XENOPHANES of Colophon, the reputed founder of the Eleatic school of philosophy, is supposed to have been born in the third or fourth decade of the 6th century B.C. An exile from his Ionian home, he resided for a time in Sicily, at Zancle and at Catana, and afterwards established himself in southern Italy, at Elea, a Phocaean colony founded in the sixty-first Olympiad (536-533).
He is said also to have brought the first sun-dial from Catana to Rome, where it was set up on a column in the forum.
Here, between Naxos and Syracuse, arose the Ionian cities of Leontini and Catana (728 B.C.), and the Dorian Megara Hyblaea (726 B.C.).
So Athens found no active support save at Naxos and Catana, though Acragas, if she would.
Before the first war his home power was all but overthrown; he was besieged in Syracuse itself Jfls war ' 'with in 403; but he lived through the storm, and extended his dominion over Naxos, Catana and Leontini.
Catana was the first Siceliot city to receive a settlement of Campanian mercenaries, while others settled in non-Hellenic Entella.
Now begin the dealings of Dionysius with Italy, where the Rhegines, kinsmen of Naxos and Catana, planned a fruitless attack on him in common with Messana.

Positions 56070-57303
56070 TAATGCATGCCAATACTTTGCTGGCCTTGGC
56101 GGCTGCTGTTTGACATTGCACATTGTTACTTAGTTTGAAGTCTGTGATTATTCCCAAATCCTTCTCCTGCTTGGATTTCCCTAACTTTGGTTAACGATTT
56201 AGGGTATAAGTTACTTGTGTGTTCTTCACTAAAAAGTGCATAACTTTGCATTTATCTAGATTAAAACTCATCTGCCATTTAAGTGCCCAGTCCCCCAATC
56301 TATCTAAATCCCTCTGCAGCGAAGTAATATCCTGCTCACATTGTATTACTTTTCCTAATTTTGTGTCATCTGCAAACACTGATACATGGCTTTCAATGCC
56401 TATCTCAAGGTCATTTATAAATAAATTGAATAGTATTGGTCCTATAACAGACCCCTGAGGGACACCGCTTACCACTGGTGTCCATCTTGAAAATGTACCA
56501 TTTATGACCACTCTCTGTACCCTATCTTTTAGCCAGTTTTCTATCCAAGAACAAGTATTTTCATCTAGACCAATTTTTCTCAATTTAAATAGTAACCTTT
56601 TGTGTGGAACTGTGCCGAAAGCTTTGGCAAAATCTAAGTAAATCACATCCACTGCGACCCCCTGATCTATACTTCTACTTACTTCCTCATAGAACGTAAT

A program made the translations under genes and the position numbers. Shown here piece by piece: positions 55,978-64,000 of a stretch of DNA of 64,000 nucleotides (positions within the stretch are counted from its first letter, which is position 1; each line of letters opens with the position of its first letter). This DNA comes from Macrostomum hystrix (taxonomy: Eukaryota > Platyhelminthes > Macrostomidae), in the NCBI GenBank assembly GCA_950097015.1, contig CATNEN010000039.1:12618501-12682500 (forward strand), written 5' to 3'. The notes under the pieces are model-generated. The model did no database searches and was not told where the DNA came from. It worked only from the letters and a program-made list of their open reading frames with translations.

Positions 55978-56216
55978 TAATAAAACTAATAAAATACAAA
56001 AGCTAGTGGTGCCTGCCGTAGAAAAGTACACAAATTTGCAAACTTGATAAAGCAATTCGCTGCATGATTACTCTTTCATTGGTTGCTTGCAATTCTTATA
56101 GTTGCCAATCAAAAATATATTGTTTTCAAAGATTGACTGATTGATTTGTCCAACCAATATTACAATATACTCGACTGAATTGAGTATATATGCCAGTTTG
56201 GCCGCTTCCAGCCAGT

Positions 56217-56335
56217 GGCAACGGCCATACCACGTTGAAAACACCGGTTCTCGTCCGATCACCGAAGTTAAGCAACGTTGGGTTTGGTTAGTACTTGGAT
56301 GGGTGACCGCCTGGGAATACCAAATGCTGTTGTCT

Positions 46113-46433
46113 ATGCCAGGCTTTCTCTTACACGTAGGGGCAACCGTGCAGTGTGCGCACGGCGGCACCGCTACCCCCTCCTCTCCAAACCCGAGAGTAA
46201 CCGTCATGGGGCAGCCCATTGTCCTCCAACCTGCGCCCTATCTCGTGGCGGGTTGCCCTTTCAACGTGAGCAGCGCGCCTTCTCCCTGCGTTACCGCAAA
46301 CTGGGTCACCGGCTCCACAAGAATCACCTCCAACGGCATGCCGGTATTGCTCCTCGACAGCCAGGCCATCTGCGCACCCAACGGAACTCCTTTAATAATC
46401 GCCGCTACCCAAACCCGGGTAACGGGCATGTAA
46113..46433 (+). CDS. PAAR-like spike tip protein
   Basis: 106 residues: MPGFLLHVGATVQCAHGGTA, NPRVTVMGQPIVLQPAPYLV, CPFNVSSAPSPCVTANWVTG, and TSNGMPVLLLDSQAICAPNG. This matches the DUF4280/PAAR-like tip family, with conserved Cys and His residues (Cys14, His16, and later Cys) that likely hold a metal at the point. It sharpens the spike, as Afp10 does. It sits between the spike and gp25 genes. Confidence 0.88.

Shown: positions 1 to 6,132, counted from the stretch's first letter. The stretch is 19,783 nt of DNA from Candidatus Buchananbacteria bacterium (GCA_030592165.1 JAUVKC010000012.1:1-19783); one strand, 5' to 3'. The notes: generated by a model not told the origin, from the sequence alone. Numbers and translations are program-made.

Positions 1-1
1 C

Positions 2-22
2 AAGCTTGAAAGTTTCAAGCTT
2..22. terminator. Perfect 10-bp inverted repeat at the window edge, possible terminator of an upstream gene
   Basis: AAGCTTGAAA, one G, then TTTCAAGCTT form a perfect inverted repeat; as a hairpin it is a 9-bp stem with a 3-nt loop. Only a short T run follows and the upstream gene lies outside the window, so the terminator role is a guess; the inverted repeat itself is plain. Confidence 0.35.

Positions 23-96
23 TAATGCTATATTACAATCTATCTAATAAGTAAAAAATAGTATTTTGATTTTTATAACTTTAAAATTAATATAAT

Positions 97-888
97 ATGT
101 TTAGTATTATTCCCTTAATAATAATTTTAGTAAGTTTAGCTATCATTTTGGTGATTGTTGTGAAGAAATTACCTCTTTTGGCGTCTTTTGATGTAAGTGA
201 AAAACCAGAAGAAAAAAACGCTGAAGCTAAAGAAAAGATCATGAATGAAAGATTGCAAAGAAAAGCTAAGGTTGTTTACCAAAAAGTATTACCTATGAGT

Dionysius took the Phoenician stronghold of Motye; but Himilco recovered it, destroyed Messana, founded the hill-town of Tauromenium above Naxos for Sicels who had joined him, defeated the fleet of Dionysius off Catana and besieged Syracuse.
Ausonius could still reckon Catana and fourfold Syracuse (" quadruplices Syracusas ") among the noble cities; but Sicily is not, like Gaul, rich in relics of later Roman life, and it is now Egypt rather than Sicily that feeds Rome.
But his warnings had no effect; he himself was obliged to flee to Catana, where he died and was buried before the gate called after him the Stesichorean.
In the time of Strabo it was inferior in population, as we should expect, to Messana and Catana; its marble, wine and mullets were highly esteemed.
A great expedition under the command of Belisarius (in whose train was the historian Procopius) sailed from the Bosporus in June 533, and after touching at Catana in Sicily finally reached Africa in the beginning of September.